On September 1st, 2020, two parties decided to include an arbitral clause in a real estate leasing contract governed by Mexican law. This was a standard clause where parties appointed an arbitrator and set the arbitration rules in a traditional "New York Convention" way.
Nonetheless, the novelty of this particular arbitral clause was that the parties instructed the arbitrator to use the Kleros protocol to govern the substance of the award, underpinning a sort of hybrid concept of arbitration, according to which it is possible to have "traditional arbitrators" conducting the proceedings while using decentralized protocols and technological tools (cyberjuries, artificial intelligence, or any other technology that could be used to facilitate dispute resolution) actually to settle the substantial controversy.
In this case, when a dispute arose, the parties commenced the arbitral proceeding, both presenting their respective claims and evidence. The appointed arbitrator drafted and sent a procedural order to Kleros, which ran its protocol and delivered a decision about the substance of the litigation, deciding in favour of the landlord. This decision was used as the crucial criterion for the arbitral award rendered and signed by the arbitrator and sent to the parties in a traditional fashion.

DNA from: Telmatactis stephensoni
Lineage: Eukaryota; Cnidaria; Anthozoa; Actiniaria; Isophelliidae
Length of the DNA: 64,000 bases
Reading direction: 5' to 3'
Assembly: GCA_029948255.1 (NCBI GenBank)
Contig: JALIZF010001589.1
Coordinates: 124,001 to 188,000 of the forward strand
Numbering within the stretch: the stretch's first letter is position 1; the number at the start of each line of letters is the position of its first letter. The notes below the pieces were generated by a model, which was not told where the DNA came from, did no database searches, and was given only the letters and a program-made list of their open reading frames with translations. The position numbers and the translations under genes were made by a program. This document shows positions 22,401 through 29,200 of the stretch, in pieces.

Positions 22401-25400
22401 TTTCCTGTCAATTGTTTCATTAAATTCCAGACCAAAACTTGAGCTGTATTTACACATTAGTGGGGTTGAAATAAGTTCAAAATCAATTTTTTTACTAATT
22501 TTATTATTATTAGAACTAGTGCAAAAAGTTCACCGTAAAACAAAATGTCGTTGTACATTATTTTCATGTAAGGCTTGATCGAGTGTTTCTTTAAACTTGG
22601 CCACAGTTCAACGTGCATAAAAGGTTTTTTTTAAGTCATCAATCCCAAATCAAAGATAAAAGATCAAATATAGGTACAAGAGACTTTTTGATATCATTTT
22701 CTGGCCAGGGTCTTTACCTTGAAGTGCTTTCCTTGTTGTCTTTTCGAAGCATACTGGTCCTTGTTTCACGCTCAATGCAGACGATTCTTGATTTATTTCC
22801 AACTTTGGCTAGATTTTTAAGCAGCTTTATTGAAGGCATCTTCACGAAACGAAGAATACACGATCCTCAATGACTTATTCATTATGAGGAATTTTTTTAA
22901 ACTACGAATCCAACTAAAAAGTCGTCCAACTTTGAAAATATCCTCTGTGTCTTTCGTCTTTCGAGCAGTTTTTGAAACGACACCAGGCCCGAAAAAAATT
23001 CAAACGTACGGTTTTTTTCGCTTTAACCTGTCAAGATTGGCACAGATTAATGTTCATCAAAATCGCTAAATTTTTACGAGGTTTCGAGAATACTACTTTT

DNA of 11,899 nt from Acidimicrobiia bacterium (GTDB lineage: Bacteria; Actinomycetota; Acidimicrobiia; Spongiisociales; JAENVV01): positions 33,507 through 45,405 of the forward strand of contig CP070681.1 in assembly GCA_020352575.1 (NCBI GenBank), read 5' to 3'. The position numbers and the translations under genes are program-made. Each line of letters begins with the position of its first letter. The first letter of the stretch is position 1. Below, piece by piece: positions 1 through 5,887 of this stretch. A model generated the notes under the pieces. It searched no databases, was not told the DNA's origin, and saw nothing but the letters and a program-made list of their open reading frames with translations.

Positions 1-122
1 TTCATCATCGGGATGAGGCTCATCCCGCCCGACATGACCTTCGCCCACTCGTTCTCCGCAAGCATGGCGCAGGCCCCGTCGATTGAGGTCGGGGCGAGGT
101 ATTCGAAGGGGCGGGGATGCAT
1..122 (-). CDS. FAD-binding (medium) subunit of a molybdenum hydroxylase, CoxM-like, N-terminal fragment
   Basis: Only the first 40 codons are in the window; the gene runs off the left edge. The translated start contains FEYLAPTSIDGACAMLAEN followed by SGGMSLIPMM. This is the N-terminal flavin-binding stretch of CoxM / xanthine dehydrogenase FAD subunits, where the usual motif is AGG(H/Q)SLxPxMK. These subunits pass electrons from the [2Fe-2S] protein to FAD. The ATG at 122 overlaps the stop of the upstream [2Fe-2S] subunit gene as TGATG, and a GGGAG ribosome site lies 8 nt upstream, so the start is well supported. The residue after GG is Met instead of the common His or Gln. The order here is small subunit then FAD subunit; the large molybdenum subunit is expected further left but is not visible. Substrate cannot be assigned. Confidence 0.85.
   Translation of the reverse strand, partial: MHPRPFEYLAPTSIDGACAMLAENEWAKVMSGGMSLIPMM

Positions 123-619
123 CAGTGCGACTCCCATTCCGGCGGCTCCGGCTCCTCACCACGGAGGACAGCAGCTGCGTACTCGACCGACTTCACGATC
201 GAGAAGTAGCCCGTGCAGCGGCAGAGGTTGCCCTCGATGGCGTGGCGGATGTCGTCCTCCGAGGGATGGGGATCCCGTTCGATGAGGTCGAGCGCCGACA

Will this Hold in Court?
The real test came when the arbitral award had to be presented before a court of law to get recognized and enforced. Naturally, the local court had no precedent of this (it is even fair to say that, at a local level, there was little or even no judicial standard in terms of private arbitration, which is rarely used in the Mexican legal environment).
Fortunately, the court did a remarkable job going through the legal nature of the arbitral award that it was presented with and having checked that neither the arbitral clause nor the proceedings were in any way opposite to any statute, it recognized the award and ordered its enforcement by means of public force.
This is how, for the first time, a Mexican court recognized and enforced an arbitral award that was substantially governed not by the arbitrator's judgement alone but rather by a technological tool designed for decentralized dispute resolution: the Kleros protocol.